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Riverside potato grower indicted on money-laundering charges

February 15, 2011 |  4:14 pm

One of the nation's largest potato growers has been indicted by a Riverside grand jury on charges of laundering tens of thousands of dollars in campaign contributions, authorities said Tuesday.

James Larry Minor, 70, owner of Agri-Empire Corp. in San Jacinto, is charged with contributing nearly $40,000 in the names of family members, friends and business associates to the Jeff Stone for Senate Campaign in 2009, the California attorney general's office said in a statement.

Stone, a Riverside County supervisor, was unsuccessful in his bid for the state seat.

Stone told The Times that Minor has been a campaign supporter for a decade and described him as an honorable, law-abiding man who would defend himself in court.

"An accusation certainly doesn't mean that one is guilty," Stone said, adding that he did not have any reason to question the contributions.  "Never were we even suspicious or alerted that there was a potential that checks were in any way adulterated or not from the source."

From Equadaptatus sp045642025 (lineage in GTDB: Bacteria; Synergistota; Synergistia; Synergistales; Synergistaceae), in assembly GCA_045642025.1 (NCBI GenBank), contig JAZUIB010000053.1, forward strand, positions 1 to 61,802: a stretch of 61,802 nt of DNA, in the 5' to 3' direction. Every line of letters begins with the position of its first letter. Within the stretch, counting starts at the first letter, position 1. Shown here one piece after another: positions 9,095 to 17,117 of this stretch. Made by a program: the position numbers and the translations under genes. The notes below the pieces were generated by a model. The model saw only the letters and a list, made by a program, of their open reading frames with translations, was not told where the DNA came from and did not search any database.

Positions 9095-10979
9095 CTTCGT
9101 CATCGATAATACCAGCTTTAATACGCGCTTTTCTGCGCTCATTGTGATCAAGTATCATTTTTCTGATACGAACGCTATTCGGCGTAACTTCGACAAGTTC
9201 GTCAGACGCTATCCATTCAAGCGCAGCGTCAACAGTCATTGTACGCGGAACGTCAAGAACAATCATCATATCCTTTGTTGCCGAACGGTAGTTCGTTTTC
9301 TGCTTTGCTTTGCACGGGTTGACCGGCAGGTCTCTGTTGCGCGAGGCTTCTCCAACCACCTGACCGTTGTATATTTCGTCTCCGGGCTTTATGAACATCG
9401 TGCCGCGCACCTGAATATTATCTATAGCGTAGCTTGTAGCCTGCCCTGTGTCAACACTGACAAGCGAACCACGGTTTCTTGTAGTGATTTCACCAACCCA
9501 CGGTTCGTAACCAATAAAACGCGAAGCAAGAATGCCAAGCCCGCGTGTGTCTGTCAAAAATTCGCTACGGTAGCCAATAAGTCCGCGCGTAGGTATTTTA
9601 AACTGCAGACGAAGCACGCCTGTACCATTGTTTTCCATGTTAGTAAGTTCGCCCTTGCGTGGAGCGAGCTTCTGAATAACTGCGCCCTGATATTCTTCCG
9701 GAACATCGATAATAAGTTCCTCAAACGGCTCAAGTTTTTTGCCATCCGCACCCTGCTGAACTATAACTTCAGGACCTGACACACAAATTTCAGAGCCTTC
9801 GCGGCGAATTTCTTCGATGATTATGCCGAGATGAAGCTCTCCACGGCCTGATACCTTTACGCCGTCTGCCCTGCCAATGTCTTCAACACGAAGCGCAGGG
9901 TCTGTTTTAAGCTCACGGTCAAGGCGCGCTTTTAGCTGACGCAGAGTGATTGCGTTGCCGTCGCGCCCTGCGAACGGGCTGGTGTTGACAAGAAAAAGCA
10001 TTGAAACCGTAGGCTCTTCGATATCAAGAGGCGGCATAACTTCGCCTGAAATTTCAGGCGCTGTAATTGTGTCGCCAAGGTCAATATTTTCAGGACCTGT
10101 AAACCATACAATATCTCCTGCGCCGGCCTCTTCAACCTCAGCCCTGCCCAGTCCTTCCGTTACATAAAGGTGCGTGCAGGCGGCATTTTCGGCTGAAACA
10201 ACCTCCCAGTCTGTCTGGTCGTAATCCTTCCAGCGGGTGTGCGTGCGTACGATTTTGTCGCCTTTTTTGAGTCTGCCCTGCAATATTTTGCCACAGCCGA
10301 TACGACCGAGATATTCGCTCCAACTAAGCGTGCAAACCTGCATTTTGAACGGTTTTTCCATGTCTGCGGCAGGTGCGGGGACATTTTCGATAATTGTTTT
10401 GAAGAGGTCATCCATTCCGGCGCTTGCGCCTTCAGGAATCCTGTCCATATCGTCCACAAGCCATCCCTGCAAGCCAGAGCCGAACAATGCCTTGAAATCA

Under state law, it is illegal to hide the true source of campaign donations. Such practices allow donors to exceed legal limits for donating to state political campaigns, the statement said. The limit in 2009 was $3,900.

A worker at the Agri-Empire office told The Times that Minor was not immediately available for comment.

Minor, whose family founded the firm in 1943, is also accused of perjury for allegedly filing a false statement connected to his donations to the Brenda Salas for State Assembly Campaign in 2006. The limit that year was $3,300, and Minor contributed $26,400 in the names of others, according to the attorney general's office.

Minor is scheduled to be arraigned Wednesday in Riverside County Superior Court.

Agri-Empire was honored last year for its successful business operations by the Riverside County Board of Supervisors. The award was presented by Stone, according to a news release. The company ships millions of potatoes to restaurants, markets and others across the United States.

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-- Robert J. Lopez

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